The details of the story I’m about to share with you has been floating around in my mind for quite some time now. Ever since I read Renee‘s #RealDietStory. For some reason I haven’t felt comfortable enough to talk openly about my relationship to food on the blog, so I started small and shared this story to my email list 2 weeks ago. Now, once the initial scary part is over, I wanna share my (slightly updated) story here on the blog as well.
This is a topic I believe isn’t talked openly about enough. There are so many ways in which people are struggling with food and eating habits. Some can be placed under an eating disorder, and some are more vague or sporadic. Regardless of what you name it, talking about these struggles openly is paramount to breaking destructive eating habits and prevent it from becoming normalized.
By sharing my diet story I hope to bring out the courage in you guys, to speak up and put your own struggles into words. That is one helluva big step towards letting go of your complexes and start accepting your body!
So, inspired by Renee, here’s my Real Diet Story:
I was probably 10 or 11 the first time I remember being aware of my weight and that the cookies I ate weren’t “healthy”. That awareness didn’t have immediate consequences at the time, but around around the age of 13 I opted out the butter and cheese on my breakfast sandwich and replaced it with cucumber & tomato. At the same time I also began working out.
Suddenly I noticed all these faults on my body that I needed to correct. I’ve always been short and rather slender, but my desires for a lean body went beyond realism.
I loved cooking already then, so my newly arisen body awareness never made me skip a meal (except for that time around 14-15 when I would sleep in as long as possible so I would “miss” breakfast).
Instead, eating became a controlled pleasure. Never too much, and never too little either. Always at the right hour. Even if I was ravenous at 5 PM (because of poor school lunch) I didn’t allow myself to eat until dinner, simply because I wasn’t “supposed” to. It was too early, and everyone knows that snacking away in between meals isn’t good for you. Or at least that’s how I rationalized it.
For many years I was so focused on being at my optimal health and doing everything “right” that I completely missed the whole point. Which was actually feeling good in my body. I was healthy in theory. Working out 2-3 times a week, eating regular meals with lots of fresh vegetables and fruit. I was mindful with candy and took care of my teeth etc.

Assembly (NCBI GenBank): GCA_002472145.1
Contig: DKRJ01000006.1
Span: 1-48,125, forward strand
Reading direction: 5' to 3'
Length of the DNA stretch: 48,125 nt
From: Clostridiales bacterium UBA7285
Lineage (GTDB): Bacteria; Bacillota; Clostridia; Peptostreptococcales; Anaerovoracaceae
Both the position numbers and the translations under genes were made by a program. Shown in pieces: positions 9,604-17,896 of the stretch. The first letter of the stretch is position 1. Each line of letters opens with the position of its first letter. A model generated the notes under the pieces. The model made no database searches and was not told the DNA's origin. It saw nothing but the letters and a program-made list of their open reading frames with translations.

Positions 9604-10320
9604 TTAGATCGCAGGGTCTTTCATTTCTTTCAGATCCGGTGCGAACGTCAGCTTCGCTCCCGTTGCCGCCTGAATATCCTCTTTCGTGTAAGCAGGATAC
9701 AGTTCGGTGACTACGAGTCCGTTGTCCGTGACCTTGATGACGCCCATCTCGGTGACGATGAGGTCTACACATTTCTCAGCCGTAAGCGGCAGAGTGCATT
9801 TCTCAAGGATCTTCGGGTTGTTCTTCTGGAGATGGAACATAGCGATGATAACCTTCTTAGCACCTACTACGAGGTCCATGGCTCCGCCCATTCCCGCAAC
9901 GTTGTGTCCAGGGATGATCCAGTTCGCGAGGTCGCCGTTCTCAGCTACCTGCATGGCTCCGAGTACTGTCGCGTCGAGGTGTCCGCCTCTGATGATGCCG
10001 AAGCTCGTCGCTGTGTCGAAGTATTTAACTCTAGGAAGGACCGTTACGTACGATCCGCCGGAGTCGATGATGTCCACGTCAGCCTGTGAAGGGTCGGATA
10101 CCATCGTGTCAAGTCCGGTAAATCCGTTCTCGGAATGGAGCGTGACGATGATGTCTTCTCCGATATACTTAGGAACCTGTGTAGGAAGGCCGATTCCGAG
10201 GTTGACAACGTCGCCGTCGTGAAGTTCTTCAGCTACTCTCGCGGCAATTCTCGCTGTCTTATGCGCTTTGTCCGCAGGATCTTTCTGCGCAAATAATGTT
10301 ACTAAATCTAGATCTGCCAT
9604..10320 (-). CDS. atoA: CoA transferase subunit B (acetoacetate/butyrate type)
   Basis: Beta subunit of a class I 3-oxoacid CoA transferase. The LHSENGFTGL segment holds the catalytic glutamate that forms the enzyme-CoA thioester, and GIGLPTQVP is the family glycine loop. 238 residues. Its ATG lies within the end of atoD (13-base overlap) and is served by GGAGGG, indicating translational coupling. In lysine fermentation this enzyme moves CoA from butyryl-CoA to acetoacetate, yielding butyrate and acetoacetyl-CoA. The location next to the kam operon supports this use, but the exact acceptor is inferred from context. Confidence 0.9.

Whereas in reality, I had major stomach issues, anxiety, eczema, chronic throat ache, frequent colds, dry scalp and irregular sleep. I was irritable and impatient, and could snap or break down crying into my pillows for the smallest of things. Of course I was always mindful of keeping up a facade of being OK, which became increasingly difficult over time as the burden got heavier.
I pushed away people that were close to me simply because it took too much effort to stay in this persona I had built for myself. My longest relationship lasted for just under 2 years, and most jobs I only kept for a couple of months.
My controlling around what food I ate, how much of it and at what time of the day caused a lot of stress, which (I believe) in turn caused the hormone imbalance that I still struggle with today (well, birth control pills probably had something to do with it as well). Paradoxically, all these physical problems have a tendency to make me focus even more on the food. I believed (and still do at certain weak moments) that if I could only find the perfect formula of eating, I would heal myself.
Parallell to all this, I was experimenting with vegetarian food. I first became a vegetarian when I was 14, but at that time I think it was honestly an image thing. I was already a punk, a study nerd and apparently a lesbian (my schoolmates were way ahead of me when it came to figuring that out), so I might as well be a vegetarian too.
It wasn’t until I was 19 that I started reading up on the environmental side of the meat industry and learned about animal welfare. This made me more dedicated to my vegetarianism and it transformed into something beyond wellness. Ok, it was partly because of a boy (yeah, I still hadn’t figured that whole lesbian thing out just yet). So I really have this boy to thank for being my gateway into a more hardcore plant based eating.
At around 21, I was the skinniest I’ve ever been. I partied a lot for being an introvert, I felt insecure, unlovable and fake and I found comfort in looking good and performing well at Uni and through my creative projects. I kept my apartment tidy, my finances in control and I finally got accepted to Art School after years of trying. It was the perfect surface of having it all figured out and being on a path towards success.
At the same time, I felt bad when I missed a workout session and I punished myself for having candy at weak moments by being extra healthy the day after. I was constantly busy and notoriously afraid of being lazy. I was also constantly hangry from not eating enough calories. I realized I couldn’t care less about the relationship I was in because I was too busy with myself and my issues.